Becoming a Certified Flight instructor is a difficult road and it gets even more difficult after the checkride. There is so much pressure to keep integrity and give students the best education they can get. However for me, like many, it was a job and my main source of income. Pilots need 1500 hours to be considered for a job at an airline, so instructors typically stay employed at flight schools for 1000-1200 hours after they get their CFI certificate to build time for the airlines. As an instructor, my goal was 3 lessons per day which would equate to about 4-5 hours in the plane and 1-2 hours briefing with students. At this pace it would take approximately 300 days to complete all of my required hours. Of course, factors such as weather and cancellations played a huge role in the amount of time it actually took. My schedule was open to students from 8am to 6pm to book lessons and many exceptions were made for people who wanted to come in before school or work or needed to fit their night hours in. There is a limitation on instructors of 8 hours of flying per day, but this sometimes meant a full 12 hour day to include the time spent on the ground. In the end, I spent about a year and 2 months working 7 days per week to pay the bills and get to my dream job. The life of a flight instructor is a grind, but in the end I take great pride knowing that I got to take part in a couple people’s journey of becoming a pilot.  

Airline Pilot

Getting to the 1500 hour goal is such a relief, but the work doesn’t stop there. Airline training is a full 2 months away from home studying the aircraft you will be flying followed by a few trips of initial operating experience (IOE) and several tests along the way. Once you’re fully qualified with the company it’s typical to be on reserve for a few months, meaning being on call 16-19 days per month. Currently, I hold a line which means that I bid on my schedule every month and get awarded specific trips for the whole month. As an airline pilot, your quality of life is determined by your seniority. Sitting at about 50% of the first officers in my base on the same aircraft means that I am typically able to get the days off that I want throughout the month, but bidding for specific trips is more difficult. An average week on the job includes anywhere from 2-6 days on at a time. Personally, my favorite trips are 3 days because it's just enough time away that I'm not driving 40 minutes to the airport every day and short enough that I can get home quickly to spend time with my friends and family. As a pilot for a regional airline we fly shorter routes and to places that are not always the most exciting, so being home as much as I am is a great benefit for me. An average 3 day trip at my airline consists of 4-5 legs per day with the minimum 10 hours of rest at the hotel in between. Each day we’ll start bright and early and end the day in a different city.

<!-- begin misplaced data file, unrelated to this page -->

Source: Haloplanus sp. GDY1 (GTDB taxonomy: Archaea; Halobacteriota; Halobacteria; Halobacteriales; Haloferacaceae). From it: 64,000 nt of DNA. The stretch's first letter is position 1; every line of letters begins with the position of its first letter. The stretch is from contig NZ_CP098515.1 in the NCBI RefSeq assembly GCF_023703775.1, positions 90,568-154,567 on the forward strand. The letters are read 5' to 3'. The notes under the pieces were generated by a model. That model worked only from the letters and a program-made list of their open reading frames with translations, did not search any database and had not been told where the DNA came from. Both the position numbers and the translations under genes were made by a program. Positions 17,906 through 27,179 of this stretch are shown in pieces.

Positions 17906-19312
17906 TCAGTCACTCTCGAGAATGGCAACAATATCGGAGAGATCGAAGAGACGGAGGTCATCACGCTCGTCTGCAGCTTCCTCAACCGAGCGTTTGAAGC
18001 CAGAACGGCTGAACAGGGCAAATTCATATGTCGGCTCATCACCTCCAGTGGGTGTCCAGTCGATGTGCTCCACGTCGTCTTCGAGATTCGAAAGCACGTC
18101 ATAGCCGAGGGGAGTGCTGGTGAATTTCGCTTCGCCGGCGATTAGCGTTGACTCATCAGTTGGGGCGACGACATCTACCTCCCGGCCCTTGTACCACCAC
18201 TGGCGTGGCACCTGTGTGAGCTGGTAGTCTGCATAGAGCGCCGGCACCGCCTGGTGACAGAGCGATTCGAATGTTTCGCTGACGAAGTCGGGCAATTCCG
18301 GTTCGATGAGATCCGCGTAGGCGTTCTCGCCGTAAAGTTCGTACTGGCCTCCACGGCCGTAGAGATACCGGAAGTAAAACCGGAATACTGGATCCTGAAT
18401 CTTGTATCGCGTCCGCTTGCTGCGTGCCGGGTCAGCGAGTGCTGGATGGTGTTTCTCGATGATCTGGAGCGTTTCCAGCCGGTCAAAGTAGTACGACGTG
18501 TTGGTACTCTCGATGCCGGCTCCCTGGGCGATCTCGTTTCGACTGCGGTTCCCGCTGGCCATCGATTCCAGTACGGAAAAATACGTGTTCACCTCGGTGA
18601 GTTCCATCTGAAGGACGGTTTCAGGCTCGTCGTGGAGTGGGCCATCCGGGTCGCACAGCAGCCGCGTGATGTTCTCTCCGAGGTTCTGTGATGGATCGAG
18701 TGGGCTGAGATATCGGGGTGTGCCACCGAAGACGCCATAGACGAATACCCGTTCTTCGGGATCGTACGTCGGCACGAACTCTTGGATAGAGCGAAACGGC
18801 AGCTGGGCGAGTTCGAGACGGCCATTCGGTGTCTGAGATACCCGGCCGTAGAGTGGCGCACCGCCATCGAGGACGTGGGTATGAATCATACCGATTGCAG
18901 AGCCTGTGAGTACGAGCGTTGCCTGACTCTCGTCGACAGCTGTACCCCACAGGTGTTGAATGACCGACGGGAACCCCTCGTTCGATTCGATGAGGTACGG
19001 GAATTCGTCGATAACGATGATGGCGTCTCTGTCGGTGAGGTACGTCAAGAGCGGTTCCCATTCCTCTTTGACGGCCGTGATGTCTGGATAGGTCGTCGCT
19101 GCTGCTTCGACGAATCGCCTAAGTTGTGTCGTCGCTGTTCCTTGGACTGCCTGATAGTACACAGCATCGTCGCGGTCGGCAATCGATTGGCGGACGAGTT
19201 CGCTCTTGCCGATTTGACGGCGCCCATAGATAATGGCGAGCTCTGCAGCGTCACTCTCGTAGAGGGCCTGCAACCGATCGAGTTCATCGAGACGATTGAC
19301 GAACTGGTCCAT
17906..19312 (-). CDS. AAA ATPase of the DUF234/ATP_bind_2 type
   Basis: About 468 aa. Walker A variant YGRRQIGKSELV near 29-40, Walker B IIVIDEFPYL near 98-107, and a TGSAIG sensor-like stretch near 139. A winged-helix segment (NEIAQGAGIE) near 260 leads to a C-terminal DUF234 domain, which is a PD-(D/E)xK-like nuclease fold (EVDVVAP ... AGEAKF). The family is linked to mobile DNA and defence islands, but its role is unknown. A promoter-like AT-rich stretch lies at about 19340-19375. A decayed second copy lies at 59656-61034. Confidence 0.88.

Although the days can be tiring, I am grateful everyday sitting in the right seat of that jet. As an airline pilot I have traveled to places I never would’ve otherwise and stayed in the most luxurious hotels in cities you’d never guess. Every day is something different and every week I’m in a different place with new people. It is years of hard work getting to this point, but there’s no other job in the world quite like it.

Article and Photo by Ally Melick, CRJ Pilot, CFI-I, MEI